"Trends in human-influenced environmental changes are now evident in hurricane regions," says Trenberth. "These changes are expected to affect hurricane intensity and rainfall, but the effect on hurricane numbers remains unclear. The key scientific question is how hurricanes are changing."
The strongest links between hurricane intensity and climate change, according to Trenberth, are a long-term rise in ocean temperatures and an increase in atmospheric water vapor. Both processes are already under way and expected to continue, he says. The additional water vapor will tend to produce heavier rains within hurricanes and an increased risk of flooding at landfall, Trenberth notes.
Most hurricanes that strike the U.S. coastline are born in the tropical North Atlantic, where sea-surface temperatures over the last decade have been the warmest on record. Water vapor over oceans worldwide has increased by about 2% since 1988. The warmer sea surface and moister atmosphere furnish potential energy for the showers and thunderstorms that fuel hurricanes.
"Computer models also suggest a shift in hurricane intensities toward extreme hurricanes," says Trenberth.
Much more uncertain is the effect of human-induced climate change on hurricane numbers and landfalls. Models disagree on how global warming might affect the wind shear that can either support or discourage hurricane formation.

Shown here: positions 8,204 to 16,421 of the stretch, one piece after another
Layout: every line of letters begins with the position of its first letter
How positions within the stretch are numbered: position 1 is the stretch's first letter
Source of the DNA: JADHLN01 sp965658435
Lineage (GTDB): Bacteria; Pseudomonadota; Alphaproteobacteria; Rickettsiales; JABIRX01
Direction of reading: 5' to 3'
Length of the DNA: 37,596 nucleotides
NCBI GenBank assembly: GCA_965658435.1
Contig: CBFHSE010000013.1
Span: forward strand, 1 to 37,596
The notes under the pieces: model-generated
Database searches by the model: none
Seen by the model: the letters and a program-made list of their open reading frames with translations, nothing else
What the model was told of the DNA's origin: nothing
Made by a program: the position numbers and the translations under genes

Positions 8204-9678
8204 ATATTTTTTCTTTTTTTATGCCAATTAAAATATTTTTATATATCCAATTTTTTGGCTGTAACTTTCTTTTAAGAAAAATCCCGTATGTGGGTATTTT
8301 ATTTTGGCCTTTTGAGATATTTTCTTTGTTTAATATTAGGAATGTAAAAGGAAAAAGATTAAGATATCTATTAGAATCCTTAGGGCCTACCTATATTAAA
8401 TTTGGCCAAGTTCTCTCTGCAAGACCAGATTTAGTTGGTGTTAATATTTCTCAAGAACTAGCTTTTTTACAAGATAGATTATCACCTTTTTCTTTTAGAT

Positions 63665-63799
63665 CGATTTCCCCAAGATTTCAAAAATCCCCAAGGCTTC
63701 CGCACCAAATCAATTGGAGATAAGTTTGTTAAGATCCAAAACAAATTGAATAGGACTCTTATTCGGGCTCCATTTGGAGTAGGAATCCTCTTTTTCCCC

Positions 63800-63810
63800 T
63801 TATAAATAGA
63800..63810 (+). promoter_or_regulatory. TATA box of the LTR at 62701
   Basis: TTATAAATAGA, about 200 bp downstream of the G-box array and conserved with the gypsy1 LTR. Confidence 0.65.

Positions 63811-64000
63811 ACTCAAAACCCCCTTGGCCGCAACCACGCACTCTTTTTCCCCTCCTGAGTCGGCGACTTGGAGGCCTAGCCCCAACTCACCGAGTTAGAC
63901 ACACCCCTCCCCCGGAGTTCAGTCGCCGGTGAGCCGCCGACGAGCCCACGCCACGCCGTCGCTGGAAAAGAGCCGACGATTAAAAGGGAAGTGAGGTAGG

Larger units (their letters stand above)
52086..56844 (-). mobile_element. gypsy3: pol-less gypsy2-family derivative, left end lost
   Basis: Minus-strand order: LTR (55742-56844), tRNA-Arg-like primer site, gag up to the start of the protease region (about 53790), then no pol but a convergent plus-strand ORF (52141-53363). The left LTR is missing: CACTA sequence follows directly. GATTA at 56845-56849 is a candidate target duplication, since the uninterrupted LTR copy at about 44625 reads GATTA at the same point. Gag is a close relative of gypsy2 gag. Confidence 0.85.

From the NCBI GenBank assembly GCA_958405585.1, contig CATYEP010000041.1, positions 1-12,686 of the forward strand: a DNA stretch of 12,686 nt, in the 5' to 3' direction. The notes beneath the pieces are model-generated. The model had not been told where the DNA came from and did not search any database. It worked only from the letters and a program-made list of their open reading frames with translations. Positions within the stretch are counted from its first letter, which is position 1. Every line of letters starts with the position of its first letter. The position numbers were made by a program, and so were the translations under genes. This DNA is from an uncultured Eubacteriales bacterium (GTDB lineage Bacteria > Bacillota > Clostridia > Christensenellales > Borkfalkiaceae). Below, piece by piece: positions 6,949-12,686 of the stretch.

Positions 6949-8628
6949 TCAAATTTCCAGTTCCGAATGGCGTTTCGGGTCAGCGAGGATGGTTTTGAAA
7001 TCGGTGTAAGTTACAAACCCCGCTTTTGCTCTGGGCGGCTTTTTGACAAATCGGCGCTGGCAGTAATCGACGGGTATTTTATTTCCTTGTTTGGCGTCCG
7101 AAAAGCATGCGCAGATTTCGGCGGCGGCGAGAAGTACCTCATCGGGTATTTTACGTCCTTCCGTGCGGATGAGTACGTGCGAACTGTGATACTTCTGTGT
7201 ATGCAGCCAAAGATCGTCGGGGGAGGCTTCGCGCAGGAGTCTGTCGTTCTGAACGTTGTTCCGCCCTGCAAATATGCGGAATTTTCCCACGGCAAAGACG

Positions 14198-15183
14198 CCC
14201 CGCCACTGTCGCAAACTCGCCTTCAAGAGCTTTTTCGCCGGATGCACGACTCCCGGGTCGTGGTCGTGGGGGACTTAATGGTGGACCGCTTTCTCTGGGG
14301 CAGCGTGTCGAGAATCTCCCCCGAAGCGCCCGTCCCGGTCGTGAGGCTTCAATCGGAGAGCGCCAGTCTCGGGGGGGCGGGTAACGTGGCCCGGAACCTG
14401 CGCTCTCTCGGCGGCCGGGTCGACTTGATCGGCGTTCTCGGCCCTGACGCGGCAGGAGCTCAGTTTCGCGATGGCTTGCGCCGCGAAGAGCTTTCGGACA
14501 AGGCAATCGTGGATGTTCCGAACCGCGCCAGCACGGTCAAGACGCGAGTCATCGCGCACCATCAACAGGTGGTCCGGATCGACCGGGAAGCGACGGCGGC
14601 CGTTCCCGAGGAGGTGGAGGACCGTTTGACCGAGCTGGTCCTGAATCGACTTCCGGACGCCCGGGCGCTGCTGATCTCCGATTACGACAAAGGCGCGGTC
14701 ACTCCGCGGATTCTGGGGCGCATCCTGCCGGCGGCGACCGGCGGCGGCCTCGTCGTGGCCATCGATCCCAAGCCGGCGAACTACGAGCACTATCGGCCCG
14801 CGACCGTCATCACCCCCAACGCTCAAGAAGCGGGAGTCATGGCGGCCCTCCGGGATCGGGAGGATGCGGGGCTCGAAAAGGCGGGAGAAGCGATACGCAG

Globally, the number of hurricanes and typhoons tends to hold relatively steady from year to year. When activity increases in the Atlantic, it often decreases in the Pacific, and vice versa, based in part on El Ñino and La Ñina.
Trenberth points out that, because hurricane numbers vary so greatly on a regional level from year to year and decade to decade, it is difficult to use statistical techniques to extract longer-term trends in the number of hurricanes that form and where they move.
"There is no sound theoretical basis for drawing any conclusions about how anthropogenic climate change affects hurricane numbers or tracks, and thus how many hit land," Trenberth says.
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